As long we’ve been talking about planning for our natural plantings this spring, I thought I’d share one of my favorite presentations from the past. Be BRASH About Planning for Nature is about the five principles used in designing your natural landscape. But it’s also about being neighborly.
BORDER – Humans prefer a sense of order and purpose. A wild yard conflicts with that sense and can cause grumbling from neighbors. So put a border around it. The border can be lawn or a hedge or bushes. It can be a series of lower native plants or a path. It really doesn’t matter. The point is by placing a border between your yard and where it meets another space, like the sidewalk or the neighbors property, you have shown your yard is a product of intent and effort, not neglect. And you also circumvent the problem of large native plants lopping over into neighbors’ yards or obstructing the line-of-sight for cars and pedestrians.
RECOGNIZE THE RIGHTS OF OTHERS — You have a right to your milkweed, coneflowers and prairie grasses, but your neighbor also has the right to turf grass, kiss-me-Kates and pink flamingos. Don’t be an arrogant natural landscaper.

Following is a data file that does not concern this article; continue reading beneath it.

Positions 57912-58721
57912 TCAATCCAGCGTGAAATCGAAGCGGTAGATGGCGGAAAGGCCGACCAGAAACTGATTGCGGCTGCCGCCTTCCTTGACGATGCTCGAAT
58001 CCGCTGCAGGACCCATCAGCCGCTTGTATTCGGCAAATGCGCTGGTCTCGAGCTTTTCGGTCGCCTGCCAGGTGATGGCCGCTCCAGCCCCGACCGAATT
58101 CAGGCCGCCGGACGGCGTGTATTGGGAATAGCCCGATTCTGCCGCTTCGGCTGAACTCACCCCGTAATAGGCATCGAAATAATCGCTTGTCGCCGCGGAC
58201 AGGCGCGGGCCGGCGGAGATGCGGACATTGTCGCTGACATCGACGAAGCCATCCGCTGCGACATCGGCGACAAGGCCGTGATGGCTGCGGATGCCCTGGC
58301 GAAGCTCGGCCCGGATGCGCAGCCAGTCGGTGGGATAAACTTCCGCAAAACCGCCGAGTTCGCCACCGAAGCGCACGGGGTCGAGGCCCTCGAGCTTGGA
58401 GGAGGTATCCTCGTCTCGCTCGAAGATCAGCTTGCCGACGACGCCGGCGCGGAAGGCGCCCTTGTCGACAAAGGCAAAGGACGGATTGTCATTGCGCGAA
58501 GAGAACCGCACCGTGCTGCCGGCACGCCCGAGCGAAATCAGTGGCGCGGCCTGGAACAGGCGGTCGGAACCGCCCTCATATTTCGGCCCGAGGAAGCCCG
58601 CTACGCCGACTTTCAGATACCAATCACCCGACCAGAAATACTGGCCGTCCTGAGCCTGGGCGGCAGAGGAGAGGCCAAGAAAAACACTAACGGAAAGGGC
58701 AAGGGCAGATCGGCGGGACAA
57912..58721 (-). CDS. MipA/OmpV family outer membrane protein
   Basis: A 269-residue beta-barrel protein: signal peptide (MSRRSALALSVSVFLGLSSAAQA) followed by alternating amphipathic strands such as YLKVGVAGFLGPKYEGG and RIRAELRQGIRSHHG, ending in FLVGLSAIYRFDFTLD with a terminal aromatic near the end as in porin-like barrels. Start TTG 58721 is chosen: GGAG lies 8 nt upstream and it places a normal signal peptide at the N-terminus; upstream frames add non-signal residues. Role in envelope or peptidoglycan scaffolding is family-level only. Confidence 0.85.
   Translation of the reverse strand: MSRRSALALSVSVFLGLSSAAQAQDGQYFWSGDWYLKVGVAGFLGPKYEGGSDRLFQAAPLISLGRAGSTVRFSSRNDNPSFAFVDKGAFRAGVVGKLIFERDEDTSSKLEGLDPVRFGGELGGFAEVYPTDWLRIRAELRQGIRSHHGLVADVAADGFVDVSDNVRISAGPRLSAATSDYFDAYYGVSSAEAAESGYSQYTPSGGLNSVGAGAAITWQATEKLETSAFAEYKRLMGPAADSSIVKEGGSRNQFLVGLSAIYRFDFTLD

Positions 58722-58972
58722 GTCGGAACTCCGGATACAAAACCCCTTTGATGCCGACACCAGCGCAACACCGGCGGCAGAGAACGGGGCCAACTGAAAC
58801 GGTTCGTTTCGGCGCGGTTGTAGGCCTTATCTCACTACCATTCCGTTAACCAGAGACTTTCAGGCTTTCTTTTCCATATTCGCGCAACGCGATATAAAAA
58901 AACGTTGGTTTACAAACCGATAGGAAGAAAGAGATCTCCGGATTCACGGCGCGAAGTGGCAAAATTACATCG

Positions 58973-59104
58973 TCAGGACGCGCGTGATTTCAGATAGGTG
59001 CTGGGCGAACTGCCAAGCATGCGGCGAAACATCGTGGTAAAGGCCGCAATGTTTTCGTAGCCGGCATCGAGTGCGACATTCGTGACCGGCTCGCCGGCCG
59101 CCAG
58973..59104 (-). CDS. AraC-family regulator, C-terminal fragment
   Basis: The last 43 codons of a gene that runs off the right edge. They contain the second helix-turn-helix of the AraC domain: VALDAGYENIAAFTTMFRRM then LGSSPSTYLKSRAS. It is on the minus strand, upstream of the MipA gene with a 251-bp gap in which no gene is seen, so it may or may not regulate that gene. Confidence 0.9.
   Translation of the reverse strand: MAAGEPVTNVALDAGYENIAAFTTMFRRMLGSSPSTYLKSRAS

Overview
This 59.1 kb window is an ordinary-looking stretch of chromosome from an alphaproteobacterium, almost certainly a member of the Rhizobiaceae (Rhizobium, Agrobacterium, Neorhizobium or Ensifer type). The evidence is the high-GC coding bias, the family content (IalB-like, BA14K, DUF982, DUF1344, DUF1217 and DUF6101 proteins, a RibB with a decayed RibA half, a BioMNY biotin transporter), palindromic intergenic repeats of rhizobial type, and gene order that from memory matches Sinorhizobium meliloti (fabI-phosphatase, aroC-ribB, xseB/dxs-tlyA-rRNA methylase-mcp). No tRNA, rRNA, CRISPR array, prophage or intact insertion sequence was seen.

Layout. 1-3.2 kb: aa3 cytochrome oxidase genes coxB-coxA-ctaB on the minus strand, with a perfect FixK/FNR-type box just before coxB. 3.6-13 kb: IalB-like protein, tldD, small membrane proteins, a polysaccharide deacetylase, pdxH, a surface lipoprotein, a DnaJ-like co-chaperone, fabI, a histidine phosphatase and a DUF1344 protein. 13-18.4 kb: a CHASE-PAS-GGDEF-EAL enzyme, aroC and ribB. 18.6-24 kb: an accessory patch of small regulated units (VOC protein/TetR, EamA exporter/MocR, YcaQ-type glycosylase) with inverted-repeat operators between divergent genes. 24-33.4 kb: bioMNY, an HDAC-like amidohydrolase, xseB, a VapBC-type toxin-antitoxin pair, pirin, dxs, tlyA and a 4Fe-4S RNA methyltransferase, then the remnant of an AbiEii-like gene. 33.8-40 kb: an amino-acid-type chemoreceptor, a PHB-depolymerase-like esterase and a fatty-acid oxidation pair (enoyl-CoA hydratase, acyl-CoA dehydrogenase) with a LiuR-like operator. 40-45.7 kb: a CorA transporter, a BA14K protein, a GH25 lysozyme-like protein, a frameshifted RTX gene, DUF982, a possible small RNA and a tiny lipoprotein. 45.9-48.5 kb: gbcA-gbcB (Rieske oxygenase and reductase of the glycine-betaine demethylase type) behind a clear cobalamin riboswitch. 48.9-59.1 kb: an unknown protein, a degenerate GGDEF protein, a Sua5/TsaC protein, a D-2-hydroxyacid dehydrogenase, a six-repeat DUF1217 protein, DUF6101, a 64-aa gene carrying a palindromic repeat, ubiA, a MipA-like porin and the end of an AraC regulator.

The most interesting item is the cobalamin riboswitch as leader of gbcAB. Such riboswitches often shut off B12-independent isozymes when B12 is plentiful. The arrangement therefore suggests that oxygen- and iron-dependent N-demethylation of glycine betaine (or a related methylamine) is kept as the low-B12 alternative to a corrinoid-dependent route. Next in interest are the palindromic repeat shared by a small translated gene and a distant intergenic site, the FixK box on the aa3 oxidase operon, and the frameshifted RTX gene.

ADVERTISE — You know you have a good reason to naturally landscape your yard. Let others know before you start. Inform your neighbors before you begin your natural landscaping project. Conversing about what your doing and why will increase their understanding and reduce their apprehension. Once planted, put up a sign. Signs tell neighbors, municipal officials and passerbys your yard is a special place, deserving of recognition and admiration, and that’s why you planned it this way.
START SMALL — Chinese philosopher Lao Tzu (6th Century B.C.) said: “the journey of a thousand miles starts with a single step.” This is also true when starting a natural landscape. Starting small will keep the expense minimal and allow your neighbors time to adjust to your new planting. It will allow you to grow your knowledge while your plants grow. Learning about designing, preparing the site, planting and maintaining your natural landscape is part of the joy of having it. And, it helps you prepare for any positive or negative reactions from neighbors, municipal officials or passerbys.
HUMANIZE — Most of us landscape with a view towards wildlife and nature because we know we are part of nature. So humanize your landscape by creating a wood chip or stone path through it. Place a bench to create a sitting area. Add bird feeders, bird houses or a bird bath. These human elements add a sense of welcome and offer you the opportunity to engage with nature and your neighbors.
So you see, being BRASH about planning for nature actually means being neighborly.
The original presentation is by past national Wild Ones President Bret Rappaport and is now entitled “Grow It! Don’t Mow It.”
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